Emerging Markets Bonds Safer Than US T-Bills: Study

Emerging market debt could be safer than US Treasurys, according to a new study by Bank of America Merrill Lynch and the Eurasia Group.

"What everybody thinks is safe may be risky, and what everyone thinks is risky may be safe," said Lisa Shalett, chief investment officer at Merrill Lynch Global Wealth Management, who co-authored "The Great Global Shift; New World, New Rules" with Ian Bremmer of the Eurasia Group.

"We talk about US Treasurys as an example of something that actually in the long run may be a lot riskier," she added. "Emerging market debt might be a lot safer than folks think."

Emerging markets are now in better fiscal shape than America; their ratios of debt to gross domestic product (GDP) are half that of the U.S.

Plus, emerging nations have increasingly contributed a greater percentage of global GDP over the past decade than developed nations, according to the study. Where fiscal crises in South America and Asia riveted investors two decades ago, today the developed world is rattling global markets with their own high sovereign debts and deficits.

"Change has arrived so swiftly that our largest institutions, while still holding to the paternalistic model of the West as benefactor/protector, are being surpassed by the very countries they were set up to help," details the report.

China, for instance, offered more aid to the developing world than the World Bank did over the last two years ($110 billion vs. $100.3 billion) — even as China continued to receive billions of dollars in aid from the World Bank, it goes on to say.

In order to adjust to that global economic shift, clients should double or triple their non-U.S. asset allocations from the typical 8 percent to 10 percent levels, said Merrill Lynch's Shalett. And emerging markets should account for 3 percent of an equity portfolio.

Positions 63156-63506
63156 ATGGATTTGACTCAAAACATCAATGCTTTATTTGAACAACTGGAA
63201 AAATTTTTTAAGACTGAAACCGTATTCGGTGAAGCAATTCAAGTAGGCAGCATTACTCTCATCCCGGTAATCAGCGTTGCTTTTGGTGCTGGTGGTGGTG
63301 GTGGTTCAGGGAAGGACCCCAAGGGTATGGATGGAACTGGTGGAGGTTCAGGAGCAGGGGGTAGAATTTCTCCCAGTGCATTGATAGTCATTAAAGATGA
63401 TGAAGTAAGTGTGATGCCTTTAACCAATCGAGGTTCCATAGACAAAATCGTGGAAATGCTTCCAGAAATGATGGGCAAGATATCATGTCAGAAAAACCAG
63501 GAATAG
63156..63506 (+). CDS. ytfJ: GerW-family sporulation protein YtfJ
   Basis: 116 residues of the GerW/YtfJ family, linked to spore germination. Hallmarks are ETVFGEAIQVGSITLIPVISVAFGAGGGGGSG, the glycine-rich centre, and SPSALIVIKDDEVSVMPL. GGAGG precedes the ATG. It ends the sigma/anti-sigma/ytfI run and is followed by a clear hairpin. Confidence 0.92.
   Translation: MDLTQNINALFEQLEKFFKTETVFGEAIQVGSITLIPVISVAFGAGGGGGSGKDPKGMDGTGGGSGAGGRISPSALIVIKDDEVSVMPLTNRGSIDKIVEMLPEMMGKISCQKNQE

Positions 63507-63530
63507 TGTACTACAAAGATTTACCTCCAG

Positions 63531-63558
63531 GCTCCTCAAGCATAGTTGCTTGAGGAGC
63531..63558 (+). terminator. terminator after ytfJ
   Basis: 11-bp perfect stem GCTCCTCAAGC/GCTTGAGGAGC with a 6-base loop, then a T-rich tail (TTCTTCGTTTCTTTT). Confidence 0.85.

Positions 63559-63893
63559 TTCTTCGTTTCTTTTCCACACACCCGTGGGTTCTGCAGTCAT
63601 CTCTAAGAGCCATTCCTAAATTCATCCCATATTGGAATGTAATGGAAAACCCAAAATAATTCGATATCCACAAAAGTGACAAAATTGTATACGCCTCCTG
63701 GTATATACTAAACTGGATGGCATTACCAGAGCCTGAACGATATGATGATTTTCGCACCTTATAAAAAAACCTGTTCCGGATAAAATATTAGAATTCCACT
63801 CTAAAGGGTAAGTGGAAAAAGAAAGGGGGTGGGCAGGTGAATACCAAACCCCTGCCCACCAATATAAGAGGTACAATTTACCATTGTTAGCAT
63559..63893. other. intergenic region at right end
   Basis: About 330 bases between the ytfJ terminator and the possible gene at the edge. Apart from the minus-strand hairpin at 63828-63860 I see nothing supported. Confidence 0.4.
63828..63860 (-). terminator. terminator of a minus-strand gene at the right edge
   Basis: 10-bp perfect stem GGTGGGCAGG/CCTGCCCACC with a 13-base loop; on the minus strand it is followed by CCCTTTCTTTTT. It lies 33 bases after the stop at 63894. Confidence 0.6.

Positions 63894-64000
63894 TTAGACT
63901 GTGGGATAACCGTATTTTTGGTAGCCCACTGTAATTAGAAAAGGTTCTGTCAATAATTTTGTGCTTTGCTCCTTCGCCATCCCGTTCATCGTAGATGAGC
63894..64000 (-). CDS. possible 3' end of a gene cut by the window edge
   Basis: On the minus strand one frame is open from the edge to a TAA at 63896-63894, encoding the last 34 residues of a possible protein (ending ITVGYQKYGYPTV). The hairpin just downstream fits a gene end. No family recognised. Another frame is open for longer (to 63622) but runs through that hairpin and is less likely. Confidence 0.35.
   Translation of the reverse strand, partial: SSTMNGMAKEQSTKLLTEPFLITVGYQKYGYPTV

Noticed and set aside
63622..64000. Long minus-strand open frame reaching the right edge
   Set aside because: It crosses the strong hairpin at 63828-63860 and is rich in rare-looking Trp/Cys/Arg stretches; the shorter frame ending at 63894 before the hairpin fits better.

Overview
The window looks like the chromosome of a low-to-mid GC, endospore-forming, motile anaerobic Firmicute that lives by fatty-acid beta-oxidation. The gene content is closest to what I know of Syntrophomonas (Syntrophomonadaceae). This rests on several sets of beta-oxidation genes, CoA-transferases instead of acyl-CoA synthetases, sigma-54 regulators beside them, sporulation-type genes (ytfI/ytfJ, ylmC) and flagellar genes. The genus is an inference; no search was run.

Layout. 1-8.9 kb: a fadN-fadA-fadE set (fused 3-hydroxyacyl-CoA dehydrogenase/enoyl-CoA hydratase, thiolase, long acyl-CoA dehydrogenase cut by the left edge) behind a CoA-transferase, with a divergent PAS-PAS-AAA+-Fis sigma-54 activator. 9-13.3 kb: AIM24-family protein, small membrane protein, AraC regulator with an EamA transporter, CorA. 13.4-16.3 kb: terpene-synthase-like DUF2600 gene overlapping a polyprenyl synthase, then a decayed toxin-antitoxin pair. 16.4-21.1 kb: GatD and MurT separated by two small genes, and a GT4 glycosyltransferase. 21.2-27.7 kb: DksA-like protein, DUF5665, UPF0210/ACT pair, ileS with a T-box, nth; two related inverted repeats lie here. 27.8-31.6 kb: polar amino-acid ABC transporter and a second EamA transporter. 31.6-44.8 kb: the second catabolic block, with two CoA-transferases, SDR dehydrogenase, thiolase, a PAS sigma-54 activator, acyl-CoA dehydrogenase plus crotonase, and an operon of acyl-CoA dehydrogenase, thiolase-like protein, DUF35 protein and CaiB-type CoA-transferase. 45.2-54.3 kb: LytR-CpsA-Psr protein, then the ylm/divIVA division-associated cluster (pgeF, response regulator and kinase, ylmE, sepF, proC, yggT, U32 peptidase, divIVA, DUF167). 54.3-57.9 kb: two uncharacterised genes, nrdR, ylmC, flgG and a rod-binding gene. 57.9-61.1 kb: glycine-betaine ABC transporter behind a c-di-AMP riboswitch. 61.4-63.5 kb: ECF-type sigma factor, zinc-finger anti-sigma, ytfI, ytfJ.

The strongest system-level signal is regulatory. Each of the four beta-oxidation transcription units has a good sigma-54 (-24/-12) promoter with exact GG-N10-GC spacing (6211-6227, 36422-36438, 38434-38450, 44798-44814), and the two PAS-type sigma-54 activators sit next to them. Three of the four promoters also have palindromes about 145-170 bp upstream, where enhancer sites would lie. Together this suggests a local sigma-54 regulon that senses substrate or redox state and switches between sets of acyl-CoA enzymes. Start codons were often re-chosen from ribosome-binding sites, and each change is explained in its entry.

"This is about diversification, real diversification," she said. "Within every asset class within equities, you need to be in every geography."

However, attempts to classify emerging markets en masse falls short, she said. Acronyms such as BRICsmay have a catchy ring, but they convey a certain uniformity that doesn't exist. Russia, for instance, is rich in commodities, but has a shrinking population. Meanwhile, Turkey has seen a rise in religious conservatism, but its economy surged 10.2 percent in the first half of the year, the survey said.

And while China takes the investor spotlight, India and Indonesia merit more attention for their "compelling" demographics, commodity wealth, and political and economic systems, according to the survey.

Still, some emerging markets nations, such as Mexico, are "incapable" of hedging their way from economic drivers such as the U.S., added Ian Bremmer, president at the Eurasia Group.

"Mexico is basically a US investment — whether it's remittances, trade, drugs — you're investing in the U.S. if you're investing in Mexico," he said.

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